Hata Ayumi
Director, YIDFF Yamagata Office


As Our Everyday Opens Up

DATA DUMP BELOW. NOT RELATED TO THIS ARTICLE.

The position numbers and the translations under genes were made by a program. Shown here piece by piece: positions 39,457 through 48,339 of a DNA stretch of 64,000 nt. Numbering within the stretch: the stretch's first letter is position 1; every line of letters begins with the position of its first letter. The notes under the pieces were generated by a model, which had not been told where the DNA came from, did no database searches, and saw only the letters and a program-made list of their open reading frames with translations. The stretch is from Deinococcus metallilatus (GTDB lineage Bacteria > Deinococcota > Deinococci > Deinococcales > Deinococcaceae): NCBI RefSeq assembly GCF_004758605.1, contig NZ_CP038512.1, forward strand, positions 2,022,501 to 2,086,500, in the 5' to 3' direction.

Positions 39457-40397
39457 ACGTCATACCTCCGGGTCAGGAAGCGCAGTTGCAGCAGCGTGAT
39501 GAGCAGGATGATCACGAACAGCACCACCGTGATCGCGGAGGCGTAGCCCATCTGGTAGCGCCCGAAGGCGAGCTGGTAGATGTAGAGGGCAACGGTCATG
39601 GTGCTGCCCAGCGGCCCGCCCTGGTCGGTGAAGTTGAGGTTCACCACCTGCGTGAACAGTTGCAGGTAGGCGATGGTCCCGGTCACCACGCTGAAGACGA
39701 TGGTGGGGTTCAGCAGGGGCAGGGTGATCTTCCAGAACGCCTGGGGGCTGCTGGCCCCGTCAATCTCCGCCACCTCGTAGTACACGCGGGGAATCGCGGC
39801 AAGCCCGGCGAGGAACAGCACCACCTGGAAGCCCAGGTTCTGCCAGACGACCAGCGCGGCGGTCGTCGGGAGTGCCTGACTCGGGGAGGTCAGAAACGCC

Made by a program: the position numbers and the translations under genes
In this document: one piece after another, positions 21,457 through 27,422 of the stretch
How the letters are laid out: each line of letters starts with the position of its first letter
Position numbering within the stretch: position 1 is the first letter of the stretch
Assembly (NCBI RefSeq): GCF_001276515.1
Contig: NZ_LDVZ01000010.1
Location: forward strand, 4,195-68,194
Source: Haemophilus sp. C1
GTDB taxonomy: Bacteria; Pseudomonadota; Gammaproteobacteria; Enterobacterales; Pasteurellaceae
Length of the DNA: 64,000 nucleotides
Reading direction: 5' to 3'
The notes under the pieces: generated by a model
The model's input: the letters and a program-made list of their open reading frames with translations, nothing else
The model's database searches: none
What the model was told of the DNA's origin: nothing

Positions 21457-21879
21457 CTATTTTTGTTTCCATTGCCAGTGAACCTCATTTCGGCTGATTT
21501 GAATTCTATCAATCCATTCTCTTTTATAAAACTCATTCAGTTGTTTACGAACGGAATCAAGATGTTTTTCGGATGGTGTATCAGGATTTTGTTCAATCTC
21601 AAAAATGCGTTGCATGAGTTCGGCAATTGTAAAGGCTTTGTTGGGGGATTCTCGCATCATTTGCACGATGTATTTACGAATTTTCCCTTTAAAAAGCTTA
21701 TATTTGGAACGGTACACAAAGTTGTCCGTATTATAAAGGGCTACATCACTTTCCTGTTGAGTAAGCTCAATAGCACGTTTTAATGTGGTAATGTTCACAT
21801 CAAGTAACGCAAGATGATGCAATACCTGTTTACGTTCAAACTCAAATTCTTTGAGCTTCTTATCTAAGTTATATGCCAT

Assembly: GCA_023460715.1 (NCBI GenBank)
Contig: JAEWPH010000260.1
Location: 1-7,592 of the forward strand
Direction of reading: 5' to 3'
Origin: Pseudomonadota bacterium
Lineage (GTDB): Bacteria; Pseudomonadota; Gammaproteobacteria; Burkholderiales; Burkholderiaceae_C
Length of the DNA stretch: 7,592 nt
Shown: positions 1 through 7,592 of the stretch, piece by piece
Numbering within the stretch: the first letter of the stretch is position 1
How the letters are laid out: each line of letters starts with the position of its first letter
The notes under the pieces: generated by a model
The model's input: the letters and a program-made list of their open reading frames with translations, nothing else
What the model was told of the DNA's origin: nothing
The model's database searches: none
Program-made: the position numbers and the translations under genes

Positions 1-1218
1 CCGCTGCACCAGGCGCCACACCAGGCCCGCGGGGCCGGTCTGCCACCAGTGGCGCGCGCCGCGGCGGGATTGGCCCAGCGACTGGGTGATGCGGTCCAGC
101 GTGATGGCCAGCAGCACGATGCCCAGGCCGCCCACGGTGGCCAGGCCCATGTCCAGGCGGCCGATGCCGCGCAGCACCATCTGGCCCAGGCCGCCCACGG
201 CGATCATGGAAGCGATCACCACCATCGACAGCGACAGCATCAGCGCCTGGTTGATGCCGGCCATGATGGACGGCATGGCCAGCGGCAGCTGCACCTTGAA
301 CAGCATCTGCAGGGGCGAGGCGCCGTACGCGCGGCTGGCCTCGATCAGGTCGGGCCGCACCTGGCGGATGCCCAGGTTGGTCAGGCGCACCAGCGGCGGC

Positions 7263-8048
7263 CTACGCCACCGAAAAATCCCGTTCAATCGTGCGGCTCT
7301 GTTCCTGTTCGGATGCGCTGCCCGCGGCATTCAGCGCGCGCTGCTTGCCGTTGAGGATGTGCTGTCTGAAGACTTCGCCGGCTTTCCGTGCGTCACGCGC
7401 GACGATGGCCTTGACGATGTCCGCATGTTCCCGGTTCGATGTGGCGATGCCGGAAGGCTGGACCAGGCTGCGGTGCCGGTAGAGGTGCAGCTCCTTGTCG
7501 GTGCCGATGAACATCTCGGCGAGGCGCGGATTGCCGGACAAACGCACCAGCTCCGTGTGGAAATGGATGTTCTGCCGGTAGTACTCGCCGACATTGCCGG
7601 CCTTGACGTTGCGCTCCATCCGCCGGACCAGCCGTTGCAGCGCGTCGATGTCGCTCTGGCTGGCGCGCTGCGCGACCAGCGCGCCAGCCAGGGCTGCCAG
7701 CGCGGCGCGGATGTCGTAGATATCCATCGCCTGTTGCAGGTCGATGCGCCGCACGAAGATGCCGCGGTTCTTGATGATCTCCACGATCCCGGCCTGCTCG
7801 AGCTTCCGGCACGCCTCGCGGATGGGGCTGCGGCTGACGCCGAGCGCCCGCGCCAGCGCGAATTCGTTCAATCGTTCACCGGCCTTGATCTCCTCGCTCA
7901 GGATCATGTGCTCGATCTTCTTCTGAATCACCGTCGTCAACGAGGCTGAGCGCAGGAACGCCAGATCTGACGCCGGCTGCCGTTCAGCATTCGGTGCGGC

With no end in sight for the COVID-19 pandemic, it was decided to hold the 2021 festival online. The discussions that led to this decision placed an emphasis on what the festival has looked like in the past, and what it might look like in the future. One question for which we sought an answer was just how to go about holding online screenings. The prevailing model for online screenings is on-demand—which allows viewers to watch films at their convenience (with some limitations) multiple times during a fixed period—but for YIDFF we sought an approach as close as possible to the fixed screening schedule of a conventional film festival. As film festivals worldwide have transitioned online, I myself have had the experience of attending this way. For me, viewing such films within the context of my everyday routine was surprisingly difficult. As COVID-19 has made remote work increasingly common and as all kinds of events and opportunities for communication have moved online, the private space of the home has been turned into a site for collective work, social interaction, and even the experience of cultural and artistic events. In that sense, the role of private space seems to be changing. “Home” and “the workplace” have lost their distinct meanings, becoming contiguous. The environment in which we conduct our lives reverberates with a jumble of cell phone and email alerts, the sounds of household chores, and noise from the outside. As long as the “everyday” of today meets this description, it seems to me that it takes active willpower to carve out time within all the commotion for film viewing—for the act, in other words, of watching a film. That willpower is something that is surely activated by the sensory experience of entering a theater to watch a film being projected.